The Competitor

If Google was the default monetization partner for desktop, maybe Facebook Audience Network ends up being the AdSense for mobile.

But it won’t do so without competition from Google, whose Instant Articles competitor Accelerated Mobile Pages (AMP) sought to differentiate with policies as open as Facebook's are closed.

At this point, Google AMP isn’t yet competing directly with Instant Articles, since it’s search-focused and Instant Articles is social-focused.

“From a revenue perspective it’s in its infant days. It’s also a phenomenal product,” Hartman said of AMP. The Washington Post has been an early partner to both products.

Eventually, though, AMP and Instant Articles will face off.

“The AMP format provides the best flexibility, and allows you to continue to experiment with multiple monetization strategies and multiple ad networks,” said Jack Downey, director of market development for Sovrn, which is one of the third-party publishing (not monetization) partners on Instant Articles.

In contrast, Facebook publishers “are relinquishing control in exchange for reach,” Downey said. Facebook declined to comment for this story.

Once AMP progresses, publishers may put AMP head to head with Instant Articles. For example, they could test linking to an AMP article from Facebook and compare revenue.

But publishers, skittish from Facebook’s constant algorithm adjustments, worry that not using Instant Articles will penalize them. Maybe Audience Network doesn’t monetize each page as well, but using Instant Articles leads to 10% more page views, making up revenue that way.

“The true test will be whether Facebook would give an equal weight to an AMP-shared post on Facebook, given they are both fast to the user – the original goal behind Facebook Instant Articles,” said Adam Singolda, CEO of Taboola, whose tech works in AMP, not in Instant Articles.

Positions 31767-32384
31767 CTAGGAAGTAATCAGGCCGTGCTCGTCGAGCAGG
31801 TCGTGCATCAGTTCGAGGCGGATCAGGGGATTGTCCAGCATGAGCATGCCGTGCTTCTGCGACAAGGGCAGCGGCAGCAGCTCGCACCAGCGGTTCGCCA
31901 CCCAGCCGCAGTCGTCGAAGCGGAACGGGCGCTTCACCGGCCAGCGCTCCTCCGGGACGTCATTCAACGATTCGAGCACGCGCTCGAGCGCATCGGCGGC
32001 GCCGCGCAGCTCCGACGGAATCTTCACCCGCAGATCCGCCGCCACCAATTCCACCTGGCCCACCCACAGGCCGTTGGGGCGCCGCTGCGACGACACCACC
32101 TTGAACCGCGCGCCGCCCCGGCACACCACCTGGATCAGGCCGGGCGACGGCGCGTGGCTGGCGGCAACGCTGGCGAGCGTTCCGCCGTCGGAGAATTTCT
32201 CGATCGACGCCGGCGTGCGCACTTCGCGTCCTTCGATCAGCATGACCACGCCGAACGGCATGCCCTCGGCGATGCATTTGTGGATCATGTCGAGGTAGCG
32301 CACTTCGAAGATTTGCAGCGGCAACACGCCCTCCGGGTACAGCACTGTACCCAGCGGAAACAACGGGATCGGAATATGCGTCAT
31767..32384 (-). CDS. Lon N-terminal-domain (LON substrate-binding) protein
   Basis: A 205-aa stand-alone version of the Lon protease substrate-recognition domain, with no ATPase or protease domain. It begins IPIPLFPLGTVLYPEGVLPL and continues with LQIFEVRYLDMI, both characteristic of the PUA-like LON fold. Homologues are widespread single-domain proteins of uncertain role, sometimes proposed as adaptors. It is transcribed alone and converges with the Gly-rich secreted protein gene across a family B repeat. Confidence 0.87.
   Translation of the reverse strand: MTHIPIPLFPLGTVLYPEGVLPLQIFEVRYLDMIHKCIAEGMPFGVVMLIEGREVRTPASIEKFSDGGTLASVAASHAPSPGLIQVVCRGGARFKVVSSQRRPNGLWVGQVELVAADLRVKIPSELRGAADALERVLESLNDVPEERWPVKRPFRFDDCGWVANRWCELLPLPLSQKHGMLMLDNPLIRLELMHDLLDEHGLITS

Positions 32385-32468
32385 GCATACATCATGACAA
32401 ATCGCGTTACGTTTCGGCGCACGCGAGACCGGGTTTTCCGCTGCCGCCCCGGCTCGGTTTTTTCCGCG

But right now, Facebook’s closed positioning with Instant Articles is leaving publishers no other choice than to try out Audience Network. Which, it turns out, they quite like.

Walled-Garden Extension

With Instant Articles, it’s possible – although not exactly probable – that Facebook won’t go the walled-garden route in the long run.

“It’s premature to suggest that the model Facebook is employing is set in stone,” said Andrew Casale, CEO of Index Exchange. “As we’ve just seen with Google and dynamic allocation, even large-scale platforms listen to marketplace demands and evolve to meet them.”

But Facebook Instant Articles is taking a page from the Google DFP playbook. Google did not allow fair competition within its ad server, preferring to give itself prioritized access. Eventually, publishers fought back by implementing header bidding, which led Google to cave and allow outside exchanges to compete.